Much Ado About Turkey

I didn't grow up celebrating Thanksgiving. I've never roasted a turkey or manhandled one. The prospect of doing so terrifies me a little. Being a cultural assimilator, I feel that the proper thing to do would be to take part in the full process even if it's only making dinner for two. When I broached the idea of cooking the turkey, the beau hesitantly nodded and hinted with a smile that like anything in life, we should have a back up plan. I was just as hesitant about my skills.

For a couple of weeks, I ruminated on menus and different turkey options from Williams Sonoma, Zabar's, The Fresh Market, Dean and Deluca and Chef Charles Catering . No time for experimentation, it was going to be a toss among the last three options since the first two would rack up a higher carbon footprint. While at Dean and Deluca, a li'l birdie told me about the delicious Bojangles turkey. A chicken and biscuit fast food chain, it is an unlikely, un-Norman Rockwell place to get the Thanksgiving centerpiece. Like my fashion or interior design sense, I wanted to do a high-low approach with the menu but the beau said, the founding fathers wouldn't have approved of the Bojangles fried turkey. Issue was solved when we decided to finally accept an invitation and drove to Greenville, South Carolina with some sweet potato casserole and a case of wine. It turned out to be an intimate celebration with two other couples and their three children. A tasty candlelit meal peppered with brilliant humor and interesting conversation.

While making the casserole, I got the idea to wear this special vintage dress. Thankfully, my extended closet/storage is only two miles away. The dress was my grand aunt, Mama Isabel's, and Ronald Villavelez reworked it with meringue-like asymmetrical hem and sleeves that make me want to merengue!

With a deep neckline, I thought the necklace I made in August using rice pearls, copper chains and balls, carved wooden and jade balls would make the dress more apropos for the dinner table. It looks like it was made to match the Garnier Thiebaut table linens I bought in Strasbourg in 2007. I am a big fan of theirs and these gorgeous linens in vivid colors were my holiday gifts for family and friends that year. They had every color that matched all personalities and homes.

I walked out the door sashaying in these fabulous peep toe platforms from Costume National. Needless to say, fashion inspired by the sweet potato casserole ruled over function. Looking like a well dressed turkey, I had to eat like a bird.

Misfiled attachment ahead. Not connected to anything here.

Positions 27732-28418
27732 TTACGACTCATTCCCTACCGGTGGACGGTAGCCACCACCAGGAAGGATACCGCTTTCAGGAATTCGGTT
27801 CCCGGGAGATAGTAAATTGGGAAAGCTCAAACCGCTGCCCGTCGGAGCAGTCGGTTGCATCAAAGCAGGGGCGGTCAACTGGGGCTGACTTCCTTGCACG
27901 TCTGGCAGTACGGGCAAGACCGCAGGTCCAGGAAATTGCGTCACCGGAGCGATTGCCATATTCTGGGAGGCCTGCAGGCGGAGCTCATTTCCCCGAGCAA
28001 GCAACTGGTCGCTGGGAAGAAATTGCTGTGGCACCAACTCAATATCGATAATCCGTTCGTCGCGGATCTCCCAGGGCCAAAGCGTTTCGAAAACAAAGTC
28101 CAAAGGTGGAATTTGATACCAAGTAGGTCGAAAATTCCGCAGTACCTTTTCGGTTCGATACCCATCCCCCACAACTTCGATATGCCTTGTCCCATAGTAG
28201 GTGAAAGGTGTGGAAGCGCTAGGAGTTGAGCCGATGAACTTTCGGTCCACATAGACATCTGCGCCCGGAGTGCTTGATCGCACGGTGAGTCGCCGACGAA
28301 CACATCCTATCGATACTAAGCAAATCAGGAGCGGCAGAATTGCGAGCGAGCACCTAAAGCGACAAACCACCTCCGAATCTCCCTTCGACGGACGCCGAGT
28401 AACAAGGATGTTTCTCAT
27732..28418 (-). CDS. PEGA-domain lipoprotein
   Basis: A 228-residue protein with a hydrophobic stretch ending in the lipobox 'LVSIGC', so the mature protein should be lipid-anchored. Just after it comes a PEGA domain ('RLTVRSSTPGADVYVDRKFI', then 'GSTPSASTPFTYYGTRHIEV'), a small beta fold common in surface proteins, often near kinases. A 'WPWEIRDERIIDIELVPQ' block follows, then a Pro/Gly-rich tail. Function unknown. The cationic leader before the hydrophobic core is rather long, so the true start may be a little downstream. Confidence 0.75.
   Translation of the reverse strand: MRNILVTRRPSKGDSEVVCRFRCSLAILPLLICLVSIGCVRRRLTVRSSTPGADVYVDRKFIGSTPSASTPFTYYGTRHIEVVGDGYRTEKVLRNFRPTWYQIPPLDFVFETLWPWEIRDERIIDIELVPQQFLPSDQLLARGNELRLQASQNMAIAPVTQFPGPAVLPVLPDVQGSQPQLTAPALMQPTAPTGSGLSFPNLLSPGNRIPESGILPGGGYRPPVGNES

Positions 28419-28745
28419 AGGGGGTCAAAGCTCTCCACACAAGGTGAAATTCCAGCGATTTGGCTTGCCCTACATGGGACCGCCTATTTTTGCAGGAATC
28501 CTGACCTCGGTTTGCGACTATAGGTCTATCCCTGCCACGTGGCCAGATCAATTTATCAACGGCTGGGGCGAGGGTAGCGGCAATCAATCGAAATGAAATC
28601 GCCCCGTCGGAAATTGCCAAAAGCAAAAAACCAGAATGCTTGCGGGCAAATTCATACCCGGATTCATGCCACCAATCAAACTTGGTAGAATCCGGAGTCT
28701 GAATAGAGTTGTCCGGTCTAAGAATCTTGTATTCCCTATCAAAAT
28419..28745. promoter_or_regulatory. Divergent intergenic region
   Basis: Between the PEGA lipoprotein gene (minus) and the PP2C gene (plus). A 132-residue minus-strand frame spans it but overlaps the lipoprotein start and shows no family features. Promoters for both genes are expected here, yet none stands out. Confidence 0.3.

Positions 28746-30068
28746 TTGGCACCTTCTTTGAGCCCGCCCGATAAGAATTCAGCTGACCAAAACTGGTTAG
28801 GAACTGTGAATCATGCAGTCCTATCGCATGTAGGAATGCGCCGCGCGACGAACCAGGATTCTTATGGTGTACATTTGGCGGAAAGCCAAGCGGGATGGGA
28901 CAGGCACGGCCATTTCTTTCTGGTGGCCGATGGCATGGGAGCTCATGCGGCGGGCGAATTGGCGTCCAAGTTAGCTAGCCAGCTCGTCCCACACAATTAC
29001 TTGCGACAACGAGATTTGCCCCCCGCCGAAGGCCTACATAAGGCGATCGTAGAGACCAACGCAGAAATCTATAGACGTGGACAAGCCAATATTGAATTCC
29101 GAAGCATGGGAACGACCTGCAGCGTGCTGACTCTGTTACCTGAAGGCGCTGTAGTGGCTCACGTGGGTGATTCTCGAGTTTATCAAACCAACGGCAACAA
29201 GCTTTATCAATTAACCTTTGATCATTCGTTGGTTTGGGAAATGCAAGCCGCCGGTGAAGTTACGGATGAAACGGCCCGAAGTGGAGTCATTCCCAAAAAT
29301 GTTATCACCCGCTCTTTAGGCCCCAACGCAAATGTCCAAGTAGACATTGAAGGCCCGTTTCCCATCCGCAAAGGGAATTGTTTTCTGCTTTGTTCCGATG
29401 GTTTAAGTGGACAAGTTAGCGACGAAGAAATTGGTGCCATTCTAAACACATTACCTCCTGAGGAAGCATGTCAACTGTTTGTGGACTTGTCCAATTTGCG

Sweet Potato Casserole
by Bernadette Gallego*
5 cups sweet potato, cooked and mashed
1/2 cup sugar
1 cup butter, melted
3 eggs, beaten
3/4 cup milk
Mix the wet ingredients together. Add to the mashed sweet potato and mix well.
Pour into a greased oven proof baking dish.
Then mix the following together:
1 cup brown sugar
1 cup chopped slightly toasted pecans(toast over low flame, stir so they wont burn)
1 cup coconut flakes
1/3 cup flour
1 cup butter, melted
Mixture will be crumbly. Spread over the top of the sweet potato mixture and bake at
375F for 30 minutes or until the top is golden brown.

*Bernadette is a dear dear friend who is a domestic goddess in every way. One of those charming hostesses who can whip up an amazing multi course dinner pronto for 20, without batting an eyelash. Her famous pastry shop, La Marea, in Cebu makes a TDF brownie cup. Before I moved here, she was so gracious to teach me some standby recipes so I can at least do some elementary entertaining.


Albi and Me

Many have asked about the story behind my profile photo and the interesting animal in the portrait. Everyone, please meet Albi (short for Albino). His name is not very original and some of you must be thinking, how un-politically correct! Albi was one of three albino carabaos or water buffaloes (the Philippine national animal) saved from the slaughter house and we just wanted to celebrate his nude/ peach/pink color. Which answers the next question---his color or image wasn't photoshopped. He was docile all throughout the two shoots. Our first attempt was a night shoot in his surroundings but the studio shoot worked out better. He only made a fuss when we tried to put on a Swarovski lariat necklace by Miranda Konstantinidou (Konplott) so we left him au naturel. Looks much better anway. The dress by talented fashion designer, Ronald Villavelez, and Konplott jewelry ended up matching Albi without much forethought. When I talked to Ron about the dress, I told him I wanted something in eggshell or nude and a modern take on the Filipino terno (our national costume). He called me for the fitting and my jaw dropped when I saw the laser cut florettes on the sleeves, the delicate ruffles and the mix of nudes. Leave it up to him to create something better than imagined. The jewels were an afterthought. I called Miranda while getting made up at the studio and asked if she had anything peachy pink. The driver came back with a bunch of beautiful jewels and I picked this Swarovski pearl layered necklace and bracelet which look like they were just made for this moment. Albi and I unintentionally matched! If I remember correctly, we wrapped up in 2 hours.